Mr. Caldwell whose name heads this record removed from his native county to Putnam County in 1859, and thence came to Randolph County, where he has since made his home. He remained with his parents until 1861, when, prompted by patriotic impulses, he joined Company H, of the Twenty-second Illinois Regiment. He was three times wounded at the battle of Chickamauga, and was taken prisoner at Crawfish Springs, but was afterward paroled and exchanged. When he secured his release from southern imprisonment he went home on a visit, but after two months rejoined his regiment in Tennessee, and continued in the service until honorably discharged in Springfield in 1864. For a year after being mustered out he remained at home, and then purchased a farm of one hundred acres, upon which he resided for seven years, when in 1873 he removed to his present farm.

In 1865, Mr. Caldwell married Miss Amanda J. Ireland, a native of this county, and a daughter of Martin and Mary (Short) Ireland, natives of Kentucky, from which state they came to Illinois in 1836. Her father died in 1884, but her mother is now living in Mill Creek. The family is of Irish descent, and was founded in America in Colonial days. Mr. Ireland was numbered among the boys in blue of Company H, Twenty-second Illinois Infantry. He enlisted in 1861, and served until 1864. He was wounded at the battle of Stone River and at Chickamauga. He had four sons in the service: John and William H. H. in Company H, Twenty-second Illinois; Thomas in Company C, Thirtieth Illinois; and Peter in Company F, One Hundred and Fifty-fourth Illinois Infantry. John died in the hospital at Murfreesboro, Tenn.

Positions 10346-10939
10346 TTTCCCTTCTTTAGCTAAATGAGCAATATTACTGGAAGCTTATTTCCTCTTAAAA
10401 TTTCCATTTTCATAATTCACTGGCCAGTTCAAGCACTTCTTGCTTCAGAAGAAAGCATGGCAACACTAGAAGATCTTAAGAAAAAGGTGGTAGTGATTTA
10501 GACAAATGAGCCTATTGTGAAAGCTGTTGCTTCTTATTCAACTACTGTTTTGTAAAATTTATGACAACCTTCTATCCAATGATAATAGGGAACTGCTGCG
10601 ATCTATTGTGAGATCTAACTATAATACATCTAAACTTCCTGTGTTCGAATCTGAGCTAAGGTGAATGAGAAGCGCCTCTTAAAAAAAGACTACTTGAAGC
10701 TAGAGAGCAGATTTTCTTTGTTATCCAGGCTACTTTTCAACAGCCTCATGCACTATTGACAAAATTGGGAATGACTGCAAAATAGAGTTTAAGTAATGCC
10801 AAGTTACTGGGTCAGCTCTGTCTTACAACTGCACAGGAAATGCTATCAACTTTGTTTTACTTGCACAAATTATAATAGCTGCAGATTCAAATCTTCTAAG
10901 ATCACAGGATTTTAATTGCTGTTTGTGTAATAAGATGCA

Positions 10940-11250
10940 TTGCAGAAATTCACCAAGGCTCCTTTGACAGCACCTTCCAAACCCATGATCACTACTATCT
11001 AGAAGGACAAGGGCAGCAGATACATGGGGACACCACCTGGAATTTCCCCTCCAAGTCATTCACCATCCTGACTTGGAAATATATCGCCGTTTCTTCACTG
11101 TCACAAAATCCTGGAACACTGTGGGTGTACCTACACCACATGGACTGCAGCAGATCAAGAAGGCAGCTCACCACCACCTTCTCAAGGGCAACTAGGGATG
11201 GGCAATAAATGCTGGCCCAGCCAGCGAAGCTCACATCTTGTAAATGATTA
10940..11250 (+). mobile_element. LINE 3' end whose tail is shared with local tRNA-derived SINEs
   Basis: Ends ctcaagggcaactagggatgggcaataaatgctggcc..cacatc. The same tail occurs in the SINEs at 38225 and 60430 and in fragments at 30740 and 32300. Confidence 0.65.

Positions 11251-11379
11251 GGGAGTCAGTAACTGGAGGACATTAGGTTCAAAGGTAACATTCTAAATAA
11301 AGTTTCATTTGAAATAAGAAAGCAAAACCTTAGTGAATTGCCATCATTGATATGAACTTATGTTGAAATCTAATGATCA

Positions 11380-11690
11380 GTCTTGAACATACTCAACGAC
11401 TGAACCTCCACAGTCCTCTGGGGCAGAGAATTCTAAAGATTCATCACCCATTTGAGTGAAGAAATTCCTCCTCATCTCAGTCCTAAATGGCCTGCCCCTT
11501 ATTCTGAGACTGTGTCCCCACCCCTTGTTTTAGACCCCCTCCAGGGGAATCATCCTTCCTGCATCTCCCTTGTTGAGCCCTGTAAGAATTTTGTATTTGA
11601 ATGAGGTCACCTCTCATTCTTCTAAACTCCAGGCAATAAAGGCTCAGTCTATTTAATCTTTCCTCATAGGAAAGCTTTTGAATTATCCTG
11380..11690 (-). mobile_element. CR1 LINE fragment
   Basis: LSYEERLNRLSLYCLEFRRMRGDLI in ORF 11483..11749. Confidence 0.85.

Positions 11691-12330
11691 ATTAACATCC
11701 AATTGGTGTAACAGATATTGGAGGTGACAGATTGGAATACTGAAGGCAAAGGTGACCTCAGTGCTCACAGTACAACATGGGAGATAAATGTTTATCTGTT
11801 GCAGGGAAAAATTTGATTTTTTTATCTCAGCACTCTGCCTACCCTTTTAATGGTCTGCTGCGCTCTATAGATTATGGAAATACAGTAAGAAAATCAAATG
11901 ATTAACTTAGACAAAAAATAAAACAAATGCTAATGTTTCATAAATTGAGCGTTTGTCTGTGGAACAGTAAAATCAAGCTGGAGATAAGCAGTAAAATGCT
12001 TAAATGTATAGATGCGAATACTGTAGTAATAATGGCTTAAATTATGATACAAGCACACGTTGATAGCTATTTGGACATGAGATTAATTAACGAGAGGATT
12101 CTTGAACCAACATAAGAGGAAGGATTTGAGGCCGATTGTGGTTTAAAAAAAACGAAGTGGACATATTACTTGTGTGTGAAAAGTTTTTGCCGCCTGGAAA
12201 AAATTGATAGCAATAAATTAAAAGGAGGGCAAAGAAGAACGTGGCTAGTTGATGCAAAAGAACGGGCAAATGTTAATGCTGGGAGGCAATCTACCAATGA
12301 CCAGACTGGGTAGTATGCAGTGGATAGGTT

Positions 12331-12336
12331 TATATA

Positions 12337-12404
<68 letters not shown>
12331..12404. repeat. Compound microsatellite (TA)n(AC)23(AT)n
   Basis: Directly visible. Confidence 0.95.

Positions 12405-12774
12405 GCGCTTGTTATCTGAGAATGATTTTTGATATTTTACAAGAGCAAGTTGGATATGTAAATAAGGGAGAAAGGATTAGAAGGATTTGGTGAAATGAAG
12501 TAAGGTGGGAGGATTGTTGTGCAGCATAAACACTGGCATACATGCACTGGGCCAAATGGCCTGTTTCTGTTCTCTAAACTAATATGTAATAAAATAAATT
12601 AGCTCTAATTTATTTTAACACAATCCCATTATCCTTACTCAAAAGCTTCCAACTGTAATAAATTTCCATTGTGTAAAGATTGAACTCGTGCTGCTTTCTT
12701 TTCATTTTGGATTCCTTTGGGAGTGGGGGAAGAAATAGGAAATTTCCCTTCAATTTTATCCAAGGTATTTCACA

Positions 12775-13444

Mr. and Mrs. Caldwell have reared two orphan children. At the age of fifteen months Nancy Tash came to them, and remained with them until her marriage to Sylvester Brown. Charles E. Ireland has found a home with them since the age of six years. He is now a student in the Gem City Business College of Quincy, Ill. Our subject and his wife are faithful and consistent members of the Presbyterian Church of Sparta, in which he has served as Elder for eight years. They are prominent in church and benevolent work, and are ever found on the side of right. Mr. Caldwell is a member of the Sparta Building and Loan Association and of the creamery company. As the result of earnest effort and close application, he has met with good success in business, and is now the owner of a fine farm of eighty acres. In politics, he is a Republican, and is a charter member of Sparta Post No. 181, G. A. R., in which he has held all the offices.

Extracted 24 Sep 2016 by Norma Hass from Portrait and Biographical Record of Randolph, Jackson, Perry and Monroe Counties, Illinois, pages 342-344.


Visit Our Neighbors
Bureau LaSalle
Marshall
Search the Archives